The Ontology of Innovation: Human Agency in the Pursuit of Novelty

By Courvisanos, Jerry | History of Economics Review, Winter 2007 | Go to article overview

The Ontology of Innovation: Human Agency in the Pursuit of Novelty


Courvisanos, Jerry, History of Economics Review


Abstract: This paper develops an analysis of innovation based on Allen Oakley's (2002) primary themes of ontological priority, agency-structure and critical realism. I develop a history of thought and contemporaneous endogenous view of innovation in an environment of uncertainty, potential novelty and policy priority. Drawing on the literature of Austrian, institutional, Schumpeterian, Penrosean and other schools, I explore a continuum of agency-structure relationships that enhance innovation. These relationships cover environments that are based on agency and contingency, through to those that balance contingency with containment (structure), and situations that are heavily contained. The literature on innovation is investigated vis-a-vis the degree to which different environments encourage creative, original marketable opportunities for the common good. Innovation policy-making is then investigated through the traverse process of irreversibility, and within a retroductionist planning process. Overall, I seek to advance the cause of realism through innovations generated in different environments.

1 The Research Problem

Ontology is often overlooked in the study and explication of innovation. Does this matter? It matters because 'innovation' has become an important word in the twenty-first century, reflecting all that is modern, progressive and exciting in a complex world. This is reflected in every phase of daily existence in modern capitalist economies. Firms are urged to be innovative to gain or sustain a 'competitive edge'; consultants advertise their strategic advice as the essence of innovation; the survival of local schools depends on the capacity-building that comes from innovation; schools are exalted to have innovation in their curriculum; and universities promote themselves as leaders in innovation. Politicians respond to the need to support all of the above through policies to enhance national innovation.

Ontology is '... the study (or a theory) of being or existence, a concern with the nature and structure of the "stuff" of reality' (Lawson 2003, p. 12). Any study or research has a metaphysical precondition to modelling and empirical validation, whether implicitly or explicitly stated, and this is its ontology. Thus ontology is the foundation of all inquiry. Ontology illuminates the range of empirical phenomena that potentially can be investigated. When it comes to innovation, ontology is poorly conceived or implicitly assumed in an extremely simplistic approach. The reason is that the human actions underlying innovation have rarely been explicated in any clear, consistent manner.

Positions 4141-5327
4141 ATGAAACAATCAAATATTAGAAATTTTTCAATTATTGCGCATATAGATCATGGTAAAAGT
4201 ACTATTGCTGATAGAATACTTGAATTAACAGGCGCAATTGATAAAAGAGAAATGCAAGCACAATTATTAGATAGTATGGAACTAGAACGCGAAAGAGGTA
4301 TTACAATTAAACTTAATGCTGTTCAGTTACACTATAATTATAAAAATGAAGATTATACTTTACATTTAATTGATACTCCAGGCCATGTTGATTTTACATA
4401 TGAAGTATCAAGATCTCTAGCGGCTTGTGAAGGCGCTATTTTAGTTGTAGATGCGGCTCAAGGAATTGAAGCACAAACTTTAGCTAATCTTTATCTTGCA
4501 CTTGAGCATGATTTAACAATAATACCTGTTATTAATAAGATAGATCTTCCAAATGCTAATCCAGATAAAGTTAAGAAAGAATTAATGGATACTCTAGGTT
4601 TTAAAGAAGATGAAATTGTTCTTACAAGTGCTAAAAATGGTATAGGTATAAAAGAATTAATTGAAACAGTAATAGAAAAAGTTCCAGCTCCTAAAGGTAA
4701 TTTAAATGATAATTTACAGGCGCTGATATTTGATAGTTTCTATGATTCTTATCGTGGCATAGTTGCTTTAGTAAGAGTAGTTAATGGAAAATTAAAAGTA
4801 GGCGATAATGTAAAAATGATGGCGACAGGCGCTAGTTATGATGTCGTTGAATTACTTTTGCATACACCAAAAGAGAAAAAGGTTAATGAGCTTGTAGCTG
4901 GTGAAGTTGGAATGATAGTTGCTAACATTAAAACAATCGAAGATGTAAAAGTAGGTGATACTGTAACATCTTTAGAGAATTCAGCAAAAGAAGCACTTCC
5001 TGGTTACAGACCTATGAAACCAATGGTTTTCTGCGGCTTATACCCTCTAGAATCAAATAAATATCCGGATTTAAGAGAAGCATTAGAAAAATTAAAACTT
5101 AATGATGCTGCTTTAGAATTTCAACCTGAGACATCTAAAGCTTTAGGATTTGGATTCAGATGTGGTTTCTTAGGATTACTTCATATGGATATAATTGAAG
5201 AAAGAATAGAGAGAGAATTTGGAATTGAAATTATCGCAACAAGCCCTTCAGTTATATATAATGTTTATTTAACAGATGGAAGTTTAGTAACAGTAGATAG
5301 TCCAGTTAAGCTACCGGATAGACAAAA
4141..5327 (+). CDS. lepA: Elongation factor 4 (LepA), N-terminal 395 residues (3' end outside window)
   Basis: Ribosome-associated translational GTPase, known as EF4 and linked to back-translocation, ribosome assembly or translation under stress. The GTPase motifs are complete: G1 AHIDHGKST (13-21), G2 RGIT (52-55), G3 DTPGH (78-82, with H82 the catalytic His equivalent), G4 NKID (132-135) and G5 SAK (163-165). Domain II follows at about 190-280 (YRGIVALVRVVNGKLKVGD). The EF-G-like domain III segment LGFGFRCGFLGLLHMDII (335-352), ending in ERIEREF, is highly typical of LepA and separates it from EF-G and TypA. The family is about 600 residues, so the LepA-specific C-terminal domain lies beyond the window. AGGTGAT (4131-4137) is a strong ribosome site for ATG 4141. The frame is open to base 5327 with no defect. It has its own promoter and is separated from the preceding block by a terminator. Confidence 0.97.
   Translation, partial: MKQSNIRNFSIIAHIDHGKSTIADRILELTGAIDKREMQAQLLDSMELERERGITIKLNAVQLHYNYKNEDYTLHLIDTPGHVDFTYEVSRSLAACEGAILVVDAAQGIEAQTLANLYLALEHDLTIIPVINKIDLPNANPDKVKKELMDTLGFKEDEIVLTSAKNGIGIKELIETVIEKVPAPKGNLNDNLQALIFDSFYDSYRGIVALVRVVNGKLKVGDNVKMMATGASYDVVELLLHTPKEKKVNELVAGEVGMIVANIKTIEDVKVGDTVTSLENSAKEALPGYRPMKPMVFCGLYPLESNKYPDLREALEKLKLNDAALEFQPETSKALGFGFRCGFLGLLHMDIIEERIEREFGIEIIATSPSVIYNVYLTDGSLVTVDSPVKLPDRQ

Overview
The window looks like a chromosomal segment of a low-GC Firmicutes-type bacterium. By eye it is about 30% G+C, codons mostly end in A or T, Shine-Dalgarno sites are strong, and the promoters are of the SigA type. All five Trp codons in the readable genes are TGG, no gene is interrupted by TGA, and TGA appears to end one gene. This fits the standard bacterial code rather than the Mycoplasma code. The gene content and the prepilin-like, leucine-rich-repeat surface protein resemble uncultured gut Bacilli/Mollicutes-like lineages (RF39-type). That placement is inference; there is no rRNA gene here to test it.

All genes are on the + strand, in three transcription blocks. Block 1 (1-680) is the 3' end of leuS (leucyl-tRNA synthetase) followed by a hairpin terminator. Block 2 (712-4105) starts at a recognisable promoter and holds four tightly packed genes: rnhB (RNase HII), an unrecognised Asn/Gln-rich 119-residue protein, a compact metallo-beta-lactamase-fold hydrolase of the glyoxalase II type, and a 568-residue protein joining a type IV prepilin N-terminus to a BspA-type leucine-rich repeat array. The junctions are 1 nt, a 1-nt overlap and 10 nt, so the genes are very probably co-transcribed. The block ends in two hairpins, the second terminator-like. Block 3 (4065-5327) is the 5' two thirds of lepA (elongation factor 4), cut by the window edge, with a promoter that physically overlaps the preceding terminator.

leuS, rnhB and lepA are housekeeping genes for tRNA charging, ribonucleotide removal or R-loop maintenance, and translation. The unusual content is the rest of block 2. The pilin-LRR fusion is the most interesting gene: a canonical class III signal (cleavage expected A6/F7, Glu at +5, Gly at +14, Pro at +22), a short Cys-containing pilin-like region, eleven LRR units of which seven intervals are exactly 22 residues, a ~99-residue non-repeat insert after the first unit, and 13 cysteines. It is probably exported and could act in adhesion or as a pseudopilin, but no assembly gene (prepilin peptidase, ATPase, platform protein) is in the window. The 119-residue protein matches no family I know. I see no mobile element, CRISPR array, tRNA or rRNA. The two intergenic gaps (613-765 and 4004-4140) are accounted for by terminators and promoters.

Innovation as a process is complex and poorly understood because it is deeply rooted in the uncertainty of the future world, from which emerge new products, processes, movements, organisations and sources of raw material. (1) All that is known is that innovation brings change and something 'new' emerges, which cannot be modelled (or only very sketchily modelled). As a result, it is often portrayed as exogenous, and thus anything that cannot be accounted for by quantifiable measures is called 'the residual' and comes about via innovation. Empirical studies from as far back as Edward Denison (1962) clearly show that this 'innovation' residual is very significant, accounting for far more than 50 per cent of economic growth. Economic historians have confirmed the crucial role of innovation in their empirical narratives. (2)

The research problem that emerges is how to identify and exposit a realist and sustainable theory of human action in the innovation process. Orthodox economics conceptualises a general ontology of the economic agent that is based on human action, to which innovation is only one specific application. The results of this approach have been inadequate. The next section identifies these inadequacies within the history of economic thought and argues for an ontology that places innovation and the pursuit of novelty at the centre of human agency. …

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